Grab a beverage. Read and learn.

Popular choice is a Mueller APV. Bought one for my LTR and Love it. Also look for good deals on 4x name brand scopes.
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Offline Shooter30-06

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Re: Advice on Scopes (No, Really!)
« Reply #5 on: February 02, 2011, 12:41:52 PM »
Count this aging Instructor and my better half as two who had to mount scopes.  I have mounted three different models and I have some definite opinions.  My first try was a Bushnell Rimfire scope.  I found this to be less than ideal because the scope fogged up on me at a rainy AS and because the rimfire mount is too high for a good cheek meld on a 10-22.  My second attempt was a Bushnell 2-7x ceterfire scope using low mount rings.  This has proved to be a good rig which AK uses.  The next try was a Nikon fixed 4x centerfire Prostaff using low mount rings on my 10-22.  I believe the Nikon is clearer than the Bushnell and recommend spending a few more dollars for the Nikon although my wife would argue about this.  The parallax of the centerfire scopes has not proved to be problematic at 25M.  I shot a 235 the other day using the Nikon.  I hope this helps.
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Offline GoldFish

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Re: Advice on Scopes (No, Really!)
« Reply #6 on: February 02, 2011, 01:14:30 PM »
This thread is going to blow up in a hurry...

For the 10/22:  Magnification wise, I would recommend either a 2-7 or a 3-9.  A 2-7 is plenty of magnification, but sometimes, if it's not a high-end (and hence, pricey!) scope, the 3-9x scopes are of slightly better quality.  Personally, I love Bushnell optics.  I don't believe there is a better combo of value and quality for the price range of approx. $40-$60.  Other quality scope brands of worthy consideration are Weaver, Simmons, and Tasco, (both a little less expensive) and Burris, Nikon, and Leupold (both a little more expensive).

For the Mini-14:  There are pros and cons to a 'reflex'/red-dot sight.  The pros are mostly if you're going to be doing a lot of 'runnin' and gunnin' but are not going to be doing a lot of precision shooting, like is done at Appleseeds.  Before you buy an optic for your Mini, you should really think of what the primary use for that rifle is going to be:
'Tactical,' where you'd be primarily doing quick shooting while standing/moving and where quick target acquisition is key, and where magnification can actually make things more difficult, or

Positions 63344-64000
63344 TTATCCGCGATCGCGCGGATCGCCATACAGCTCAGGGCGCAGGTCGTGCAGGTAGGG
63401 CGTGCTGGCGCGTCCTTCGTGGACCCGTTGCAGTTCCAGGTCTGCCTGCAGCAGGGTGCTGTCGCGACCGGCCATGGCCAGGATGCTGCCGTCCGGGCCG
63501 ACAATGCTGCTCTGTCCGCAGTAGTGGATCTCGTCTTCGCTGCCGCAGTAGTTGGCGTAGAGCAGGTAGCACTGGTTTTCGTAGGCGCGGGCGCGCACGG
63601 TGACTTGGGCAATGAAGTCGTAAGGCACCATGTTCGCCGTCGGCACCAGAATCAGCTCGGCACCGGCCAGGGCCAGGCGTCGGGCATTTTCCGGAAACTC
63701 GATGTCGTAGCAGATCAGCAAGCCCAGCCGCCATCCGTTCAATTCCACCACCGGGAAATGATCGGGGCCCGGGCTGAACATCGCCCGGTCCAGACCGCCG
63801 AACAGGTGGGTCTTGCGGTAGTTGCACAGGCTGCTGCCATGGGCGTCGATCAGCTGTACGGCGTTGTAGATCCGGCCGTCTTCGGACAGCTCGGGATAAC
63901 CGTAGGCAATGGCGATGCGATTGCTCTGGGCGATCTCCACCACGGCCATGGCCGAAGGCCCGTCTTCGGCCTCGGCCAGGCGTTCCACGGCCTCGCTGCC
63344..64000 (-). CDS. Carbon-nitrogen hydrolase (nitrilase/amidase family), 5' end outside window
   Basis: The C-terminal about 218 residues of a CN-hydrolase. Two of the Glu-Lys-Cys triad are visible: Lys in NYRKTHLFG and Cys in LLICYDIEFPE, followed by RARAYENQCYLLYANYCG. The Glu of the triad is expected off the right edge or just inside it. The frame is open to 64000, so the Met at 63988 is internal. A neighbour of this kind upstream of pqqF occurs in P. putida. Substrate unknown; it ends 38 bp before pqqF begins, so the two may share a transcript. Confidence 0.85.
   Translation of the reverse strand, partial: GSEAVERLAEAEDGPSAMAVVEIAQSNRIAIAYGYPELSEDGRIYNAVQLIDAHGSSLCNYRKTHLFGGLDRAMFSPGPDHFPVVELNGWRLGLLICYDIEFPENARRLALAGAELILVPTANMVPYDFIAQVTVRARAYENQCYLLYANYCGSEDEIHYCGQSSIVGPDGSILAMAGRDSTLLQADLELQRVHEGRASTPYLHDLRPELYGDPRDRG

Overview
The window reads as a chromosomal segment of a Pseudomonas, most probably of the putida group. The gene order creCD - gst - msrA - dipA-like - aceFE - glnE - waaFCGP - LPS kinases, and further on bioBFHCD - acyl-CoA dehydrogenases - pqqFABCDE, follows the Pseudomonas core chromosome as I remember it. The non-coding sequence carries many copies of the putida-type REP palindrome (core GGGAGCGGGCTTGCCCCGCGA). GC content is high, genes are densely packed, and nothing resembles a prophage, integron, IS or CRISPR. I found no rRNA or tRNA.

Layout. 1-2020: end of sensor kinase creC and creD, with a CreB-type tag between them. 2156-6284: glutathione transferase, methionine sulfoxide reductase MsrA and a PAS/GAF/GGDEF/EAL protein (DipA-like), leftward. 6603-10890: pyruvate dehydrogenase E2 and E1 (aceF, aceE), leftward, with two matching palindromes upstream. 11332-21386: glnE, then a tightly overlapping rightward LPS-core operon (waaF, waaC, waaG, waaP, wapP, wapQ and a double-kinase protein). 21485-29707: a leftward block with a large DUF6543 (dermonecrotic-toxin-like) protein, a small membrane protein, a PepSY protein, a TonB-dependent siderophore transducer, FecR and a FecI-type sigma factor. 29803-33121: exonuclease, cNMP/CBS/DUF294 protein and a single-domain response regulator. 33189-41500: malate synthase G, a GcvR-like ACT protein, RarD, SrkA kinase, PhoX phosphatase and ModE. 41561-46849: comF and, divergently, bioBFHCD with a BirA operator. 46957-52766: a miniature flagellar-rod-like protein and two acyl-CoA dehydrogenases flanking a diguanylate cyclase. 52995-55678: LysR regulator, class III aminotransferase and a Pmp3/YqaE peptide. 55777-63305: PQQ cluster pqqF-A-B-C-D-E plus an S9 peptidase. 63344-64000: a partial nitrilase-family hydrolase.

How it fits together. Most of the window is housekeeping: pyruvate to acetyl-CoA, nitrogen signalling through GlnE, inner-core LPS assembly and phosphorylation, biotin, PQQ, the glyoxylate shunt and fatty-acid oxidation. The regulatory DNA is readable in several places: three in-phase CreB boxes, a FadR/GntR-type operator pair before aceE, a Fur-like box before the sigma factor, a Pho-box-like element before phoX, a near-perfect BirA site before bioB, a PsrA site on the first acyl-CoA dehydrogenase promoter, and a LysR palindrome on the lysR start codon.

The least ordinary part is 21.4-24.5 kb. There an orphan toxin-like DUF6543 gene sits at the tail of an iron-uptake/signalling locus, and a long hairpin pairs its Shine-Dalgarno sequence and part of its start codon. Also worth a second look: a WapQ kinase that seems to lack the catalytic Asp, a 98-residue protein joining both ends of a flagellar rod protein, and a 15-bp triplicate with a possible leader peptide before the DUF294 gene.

'Precision' marksmanship, where you'd be spending the majority of your time in prone and where target magnification makes things a little easier.
Deciding the primary use for the rifle is the first step, BEFORE you buy an optic.  I typically am not a fan of 'multi-purpose' equipment.

Whatever you decide on, my advice is to buy quality equipment and only buy once.  If you buy bad equipment, and you'll end up spending more money repairing and replacing, not to mention the frustration and aggravation...

My .02

---GF
« Last Edit: February 02, 2011, 03:30:13 PM by GoldFish »
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Offline George63

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Re: Advice on Scopes (No, Really!)
« Reply #7 on: February 02, 2011, 01:28:34 PM »
I would get AO, almost impossible to put the eye in the same place for the three positions, I know it is 4moa and all that but when someone is shooting nice groups and POI changes between positions they get confused about what the issue is. Better to take the equipment out of the equation and let the shooter concentrate on fundamentals. I have Mueller APV and simmons 22 mag scopes on 10/22's both good AO scopes, the mueller is more $ but can be used on centerfire.
« Last Edit: February 02, 2011, 01:35:48 PM by George63 »

Offline Brandon1

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Re: Advice on Scopes (No, Really!)
« Reply #8 on: February 02, 2011, 01:46:22 PM »
One thing I have found out is that each scope is a little different. Well that is to my eyes. Each of us have different vision issues . The best advice I can give you is look through a bunch of scopes. Figure out which of those are in your price range and get the best one your budget-eye says you can.
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Offline Mark Davis

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Re: Advice on Scopes (No, Really!)
« Reply #9 on: February 02, 2011, 01:47:59 PM »
In addition to George63, comment
Parallax can a lot of greif, most adjustable parallax scopes come in the higher power and price range.
Parallax is an  opitical error hard to describe but easy to check.
With your scope trained on something about 82' distant move your head around while keeping your cheek weld, if the crosshair moves around the target, your scope is not error free at that range.
You will have a tough time shooting small groups, and a vexing problem with "shifting" groups.
Each scope is set to be parallax free at some distance, so rim fire scopes will have a closer parallax free range than your old centerfire scope.
So a parallax adjustment is a real plus.
Most side focus and adjustable objective scope adjust the parallax with the focus.
Parallax errors are worst at short ranges and higher magnifacations.